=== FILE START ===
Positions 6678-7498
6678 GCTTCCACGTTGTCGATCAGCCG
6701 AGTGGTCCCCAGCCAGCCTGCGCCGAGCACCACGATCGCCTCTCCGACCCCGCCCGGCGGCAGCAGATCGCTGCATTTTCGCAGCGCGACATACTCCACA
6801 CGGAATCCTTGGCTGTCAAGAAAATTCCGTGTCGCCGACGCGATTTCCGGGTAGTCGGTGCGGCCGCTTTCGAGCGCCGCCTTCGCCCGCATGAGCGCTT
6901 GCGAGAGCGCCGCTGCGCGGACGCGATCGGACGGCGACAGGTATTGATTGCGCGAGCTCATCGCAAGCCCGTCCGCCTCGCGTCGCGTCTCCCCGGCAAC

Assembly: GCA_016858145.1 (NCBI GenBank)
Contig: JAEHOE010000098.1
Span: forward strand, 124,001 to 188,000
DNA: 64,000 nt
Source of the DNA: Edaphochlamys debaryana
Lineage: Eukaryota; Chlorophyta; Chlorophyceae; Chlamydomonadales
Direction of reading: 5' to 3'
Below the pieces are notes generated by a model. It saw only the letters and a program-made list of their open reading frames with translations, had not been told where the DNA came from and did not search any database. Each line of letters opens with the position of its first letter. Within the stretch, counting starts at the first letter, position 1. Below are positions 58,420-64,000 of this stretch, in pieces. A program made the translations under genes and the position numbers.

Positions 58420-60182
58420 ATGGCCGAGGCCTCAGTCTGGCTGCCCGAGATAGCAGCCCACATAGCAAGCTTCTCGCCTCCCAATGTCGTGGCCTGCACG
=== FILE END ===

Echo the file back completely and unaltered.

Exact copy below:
Positions 6678-7498
6678 GCTTCCACGTTGTCGATCAGCCG
6701 AGTGGTCCCCAGCCAGCCTGCGCCGAGCACCACGATCGCCTCTCCGACCCCGCCCGGCGGCAGCAGATCGCTGCATTTTCGCAGCGCGACATACTCCACA
6801 CGGAATCCTTGGCTGTCAAGAAAATTCCGTGTCGCCGACGCGATTTCCGGGTAGTCGGTGCGGCCGCTTTCGAGCGCCGCCTTCGCCCGCATGAGCGCTT
6901 GCGAGAGCGCCGCTGCGCGGACGCGATCGGACGGCGACAGGTATTGATTGCGCGAGCTCATCGCAAGCCCGTCCGCCTCGCGTCGCGTCTCCCCGGCAAC

Assembly: GCA_016858145.1 (NCBI GenBank)
Contig: JAEHOE010000098.1
Span: forward strand, 124,001 to 188,000
DNA: 64,000 nt
Source of the DNA: Edaphochlamys debaryana
Lineage: Eukaryota; Chlorophyta; Chlorophyceae; Chlamydomonadales
Direction of reading: 5' to 3'
Below the pieces are notes generated by a model. It saw only the letters and a program-made list of their open reading frames with translations, had not been told where the DNA came from and did not search any database. Each line of letters opens with the position of its first letter. Within the stretch, counting starts at the first letter, position 1. Below are positions 58,420-64,000 of this stretch, in pieces. A program made the translations under genes and the position numbers.

Positions 58420-60182
58420 ATGGCCGAGGCCTCAGTCTGGCTGCCCGAGATAGCAGCCCACATAGCAAGCTTCTCGCCTCCCAATGTCGTGGCCTGCACG